. Parle JV, Maisonneuve P, Sheppard MC, Boyle P, Franklyn JA. Prediction of all-cause and cardiovascular mortality in elderly people from one low serum thyrotropin result: a 10-year cohort study. Lancet. 2001;358(9285):861-5.
- 1010 . Razvi S, Ingoe L, Keeka G, Oates C, McMillan C, Weaver JU. The beneficial effect of L-thyroxine on cardiovascular risk factors, endothelial function, and quality of life in subclinical hypothyroidism: randomized, crossover trial. J Clin Endocrinol Metab. 2007;92(5):1715-23. ). Renal disease has also been associated with thyroid disease, because thyroid hormone affects the regulation of volume status and vascular resistance ( 5. Lippi G, Targher G, Montagnana M, Salvagno GL, Zoppini G, Guidi GC. Relationship between red blood cell distribution width and kidney function tests in a large cohort of unselected outpatients. Scand J Clin Lab Invest. 2008;68(8):745-8. , 1111 . Vargas F, Moreno JM, Rodriguez-Gomez I, Wangensteen R, Osuna A, Alvarez-Guerra M, et al. Vascular and renal function in experimental thyroid disorders. Eur J Endocrinol. 2006;154(2):197-212. ). Hypothyroidism, including subclinical hypothyroidism, increases systemic vascular resistance as well as vascular resistance of afferent and efferent arterioles of the kidney. This increased vascular resistance lowers the effective renal plasma flow and glomerular filtration rate (GFR) without increasing blood urea nitrogen (BUN) or creatinine (Cr) levels, although reversible elevation of serum Cr may occur ( 1212 . Lim VS. Thyroid function in patients with chronic renal failure. Am J Kidney Dis. 2001;38(4 Suppl 1):S80-4.

13 . Suher M, Koc E, Ata N, Ensari C. Relation of thyroid disfunction, thyroid autoantibodies, and renal function. Ren Fail. 2005;27(6):739-42.
- 1414 . den Hollander JG, Wulkan RW, Mantel MJ, Berghout A. Correlation between severity of thyroid dysfunction and renal function. Clin Endocrinol (Oxf). 2005;62(4):423-7. ).

Therefore we assumed that the RDW may be associated with subclinical hypothyroidism. The goal of this study was to evaluate the relationship between subclinical hypothyroidism and RDW levels in a large healthy sample.

MATERIALS AND METHODS

Study design and subjects

This study utilized a cross-sectional analysis and included the review of medical records from 25,192 (14,889 male and 10,303 female) consecutive patients who completed the routine Health Investigation at the Eulji University Hospital Health Screening Center in Korea, from January 1 st , 2007 to December 31 st , 2008. Participants comprised healthy subjects with no known systemic diseases and who were not taking any medication that may affect thyroid function, and were not pregnant or within the first year of the postpartum period. Subjects with history of thyroid dysfunction (hyperthyroidism or hypothyroidism) were excluded from the study. The number of subjects excluded from the study due to disease state, medication use, or improper condition was 1,711. A total of 138 subjects (48 male and 90 female) who were diagnosed with thyroid disease in advance based on written informed consent, even though having normal thyroid function and who had abnormal thyroid function level (TSH < 0.3 or abnormal fT4 level) were also excluded. There were a total of 1,849 patients (662 males and 1,187 females) excluded from the study, resulting in the enrollment of 23,343 patients. Written informed consent for data collection was obtained from all participants. The study was approved by the institutional review board at the Eulji University Hospital.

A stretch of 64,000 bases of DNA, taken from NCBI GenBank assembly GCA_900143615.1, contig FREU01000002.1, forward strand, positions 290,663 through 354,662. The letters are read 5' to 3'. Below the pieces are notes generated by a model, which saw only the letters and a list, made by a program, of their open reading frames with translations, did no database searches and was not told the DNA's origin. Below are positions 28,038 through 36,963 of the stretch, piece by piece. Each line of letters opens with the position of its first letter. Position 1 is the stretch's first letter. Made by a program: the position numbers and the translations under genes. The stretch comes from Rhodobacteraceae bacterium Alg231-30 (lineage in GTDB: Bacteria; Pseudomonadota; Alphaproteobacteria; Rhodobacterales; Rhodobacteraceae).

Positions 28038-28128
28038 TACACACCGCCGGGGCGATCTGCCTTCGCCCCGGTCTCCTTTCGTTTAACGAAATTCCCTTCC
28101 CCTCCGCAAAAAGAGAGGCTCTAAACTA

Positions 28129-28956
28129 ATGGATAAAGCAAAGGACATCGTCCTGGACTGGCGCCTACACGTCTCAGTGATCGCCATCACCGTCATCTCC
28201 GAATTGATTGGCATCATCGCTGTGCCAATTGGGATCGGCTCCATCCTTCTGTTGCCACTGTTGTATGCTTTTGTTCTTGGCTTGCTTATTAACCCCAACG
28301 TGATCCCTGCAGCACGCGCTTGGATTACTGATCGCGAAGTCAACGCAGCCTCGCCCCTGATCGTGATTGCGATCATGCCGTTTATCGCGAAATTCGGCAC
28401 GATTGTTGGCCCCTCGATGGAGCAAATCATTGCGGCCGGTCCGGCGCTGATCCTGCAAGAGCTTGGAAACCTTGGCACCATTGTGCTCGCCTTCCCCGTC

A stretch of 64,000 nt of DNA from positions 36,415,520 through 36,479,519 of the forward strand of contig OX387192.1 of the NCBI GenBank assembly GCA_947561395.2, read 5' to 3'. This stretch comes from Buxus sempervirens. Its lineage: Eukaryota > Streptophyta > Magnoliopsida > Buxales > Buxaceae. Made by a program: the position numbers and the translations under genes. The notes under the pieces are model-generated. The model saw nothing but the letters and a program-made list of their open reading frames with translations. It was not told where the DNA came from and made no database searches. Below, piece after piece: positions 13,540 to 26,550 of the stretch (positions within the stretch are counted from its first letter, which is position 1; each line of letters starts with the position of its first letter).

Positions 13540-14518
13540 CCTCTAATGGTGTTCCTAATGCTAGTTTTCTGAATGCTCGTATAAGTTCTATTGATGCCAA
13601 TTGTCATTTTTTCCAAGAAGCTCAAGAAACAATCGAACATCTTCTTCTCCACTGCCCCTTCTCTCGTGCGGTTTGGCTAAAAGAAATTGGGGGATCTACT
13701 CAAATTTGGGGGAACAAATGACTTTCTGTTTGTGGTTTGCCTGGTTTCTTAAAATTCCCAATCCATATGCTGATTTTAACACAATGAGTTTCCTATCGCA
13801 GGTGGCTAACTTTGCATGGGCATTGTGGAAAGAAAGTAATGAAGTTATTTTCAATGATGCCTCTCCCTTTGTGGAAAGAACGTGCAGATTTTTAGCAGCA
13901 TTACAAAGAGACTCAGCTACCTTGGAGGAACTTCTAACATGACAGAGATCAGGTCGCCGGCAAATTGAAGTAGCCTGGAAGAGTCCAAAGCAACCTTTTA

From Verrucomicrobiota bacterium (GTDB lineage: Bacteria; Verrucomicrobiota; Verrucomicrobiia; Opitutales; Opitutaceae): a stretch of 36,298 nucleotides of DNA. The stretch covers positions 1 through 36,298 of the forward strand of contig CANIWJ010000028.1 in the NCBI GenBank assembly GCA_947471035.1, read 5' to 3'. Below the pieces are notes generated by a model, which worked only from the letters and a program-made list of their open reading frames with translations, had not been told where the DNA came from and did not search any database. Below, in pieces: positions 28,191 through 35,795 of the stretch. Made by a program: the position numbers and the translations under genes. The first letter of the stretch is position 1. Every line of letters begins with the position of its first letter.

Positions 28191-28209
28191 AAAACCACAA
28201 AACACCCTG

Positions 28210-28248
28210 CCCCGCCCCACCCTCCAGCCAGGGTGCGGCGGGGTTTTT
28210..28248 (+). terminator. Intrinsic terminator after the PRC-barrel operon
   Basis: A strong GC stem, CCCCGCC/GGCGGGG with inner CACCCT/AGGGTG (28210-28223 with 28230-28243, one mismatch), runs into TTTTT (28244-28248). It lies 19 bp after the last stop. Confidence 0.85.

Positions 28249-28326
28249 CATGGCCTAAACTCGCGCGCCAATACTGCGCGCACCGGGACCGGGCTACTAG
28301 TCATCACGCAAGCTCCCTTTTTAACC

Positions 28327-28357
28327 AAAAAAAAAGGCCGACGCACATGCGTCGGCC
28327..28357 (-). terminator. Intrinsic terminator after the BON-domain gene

Demographic and clinical data

Basic demographic information (age, sex) and physical data including height, bodyweight, body mass index (BMI), and systolic and diastolic blood pressures (BP) were collected. History of pregnancy, alcohol or tobacco use, family and personal history of thyroid disease, diabetes, dyslipidemia, and hypertension were obtained. Due to the fact that RDW can be influenced by recent illnesses or other stressors, information on recent treatment for anemia (including blood transfusions) or acute illnesses, including cold, flu, diarrhea, vomiting, pneumonia, or ear infections within the past 4 weeks were collected using a standardized questionnaire.

Laboratory data were collected in the morning and fasting blood samples were obtained from each participant. Laboratory tests performed included thyroid function tests (TSH, T3, free T4), CBC (WBC, RBC, Hemoglobin, Hematocrit, MCV, MCH, RDW), lipid profile (total cholesterol, triglyceride, HDL cholesterol, LDL cholesterol), blood chemistry (total protein, albumin, BUN, Cr, uric acid), iron, vitamin B 12 , folate, erythrocyte sedimentation rate (ESR), high sensitivity C-reactive protein (hs-CRP), and rheumatoid factor (RF). Serum TSH, free T4, and T3 concentrations were measured with chemiluminescent immunoassays with an ADVIA Centaur XP analyzer (Diamond Diagnostics, USA). Hematological tests were performed on the ADVIA 2120i (Siemens Health Care Diagnostic, USA). Chemistry was measured on the ADVIA 1800 (Siemens Medical Solution Diagnostic, USA). Blood specimens were drawn from an antecubital vein in all patients.

BMI was calculated as weight (kg) divided by height squared (m 2 ). Systolic and diastolic BP readings were obtained after the participant rested for 5 min. To obtain the most accurate blood pressure readings, 3-4 consecutive measurements were taken on the same arm using a mercury sphygmomanometer, and an average value was calculated. Kidney function was defined by estimated glomerular filtration rate (e-GFR) using the formula developed and validated in the Modification of Diet in Renal disease (MDRD) study, because a number of factors such as age, ethnicity, and sex can influence serum creatinine concentrations. The MDRD formula is as follows: e-GFR (ml/min/1.73 m 2 ) = 175 x (serum creatinine) -1.154 x (age) -0.203 x 0.742 (if the participant is female) x 1.212 (if the participant is black).

Definition of subclinical hypothyroidism